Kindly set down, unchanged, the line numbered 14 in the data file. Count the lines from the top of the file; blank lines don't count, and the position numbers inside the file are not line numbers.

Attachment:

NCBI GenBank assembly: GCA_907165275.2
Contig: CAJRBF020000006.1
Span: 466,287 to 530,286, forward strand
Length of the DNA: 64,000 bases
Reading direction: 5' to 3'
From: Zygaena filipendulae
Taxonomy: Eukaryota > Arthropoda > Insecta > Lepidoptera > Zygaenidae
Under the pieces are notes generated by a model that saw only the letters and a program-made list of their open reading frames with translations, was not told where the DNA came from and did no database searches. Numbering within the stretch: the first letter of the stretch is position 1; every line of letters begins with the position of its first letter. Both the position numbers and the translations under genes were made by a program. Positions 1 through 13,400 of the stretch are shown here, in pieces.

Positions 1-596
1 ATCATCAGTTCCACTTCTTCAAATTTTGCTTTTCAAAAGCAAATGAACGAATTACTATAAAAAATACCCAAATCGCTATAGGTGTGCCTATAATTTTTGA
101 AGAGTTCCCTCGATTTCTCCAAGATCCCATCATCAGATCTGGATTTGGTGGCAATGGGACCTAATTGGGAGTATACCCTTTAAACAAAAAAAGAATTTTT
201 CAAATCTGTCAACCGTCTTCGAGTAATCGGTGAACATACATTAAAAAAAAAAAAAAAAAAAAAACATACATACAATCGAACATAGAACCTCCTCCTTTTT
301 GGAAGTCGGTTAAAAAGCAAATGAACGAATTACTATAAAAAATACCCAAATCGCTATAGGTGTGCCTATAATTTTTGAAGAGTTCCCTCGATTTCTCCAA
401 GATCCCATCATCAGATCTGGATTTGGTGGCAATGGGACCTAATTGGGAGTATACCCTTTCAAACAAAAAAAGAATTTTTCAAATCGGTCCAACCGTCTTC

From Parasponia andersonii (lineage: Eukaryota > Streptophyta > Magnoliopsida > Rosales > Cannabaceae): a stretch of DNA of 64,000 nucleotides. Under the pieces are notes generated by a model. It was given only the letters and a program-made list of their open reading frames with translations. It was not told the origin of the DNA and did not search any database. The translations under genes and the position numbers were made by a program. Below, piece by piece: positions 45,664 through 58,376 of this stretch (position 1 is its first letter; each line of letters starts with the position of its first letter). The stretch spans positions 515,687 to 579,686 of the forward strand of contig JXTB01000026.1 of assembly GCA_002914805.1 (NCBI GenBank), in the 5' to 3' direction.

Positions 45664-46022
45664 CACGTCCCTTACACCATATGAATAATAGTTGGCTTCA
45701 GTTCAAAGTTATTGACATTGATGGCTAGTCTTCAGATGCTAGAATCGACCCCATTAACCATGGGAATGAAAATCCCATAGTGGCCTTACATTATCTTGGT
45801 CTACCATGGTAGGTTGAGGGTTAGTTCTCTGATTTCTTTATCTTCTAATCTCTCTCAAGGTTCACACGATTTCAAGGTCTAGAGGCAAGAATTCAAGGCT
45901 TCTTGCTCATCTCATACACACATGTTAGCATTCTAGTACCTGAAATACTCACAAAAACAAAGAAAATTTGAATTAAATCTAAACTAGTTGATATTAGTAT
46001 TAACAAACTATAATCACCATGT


401 GATCCCATCATCAGATCTGGATTTGGTGGCAATGGGACCTAATTGGGAGTATACCCTTTCAAACAAAAAAAGAATTTTTCAAATCGGTCCAACCGTCTTC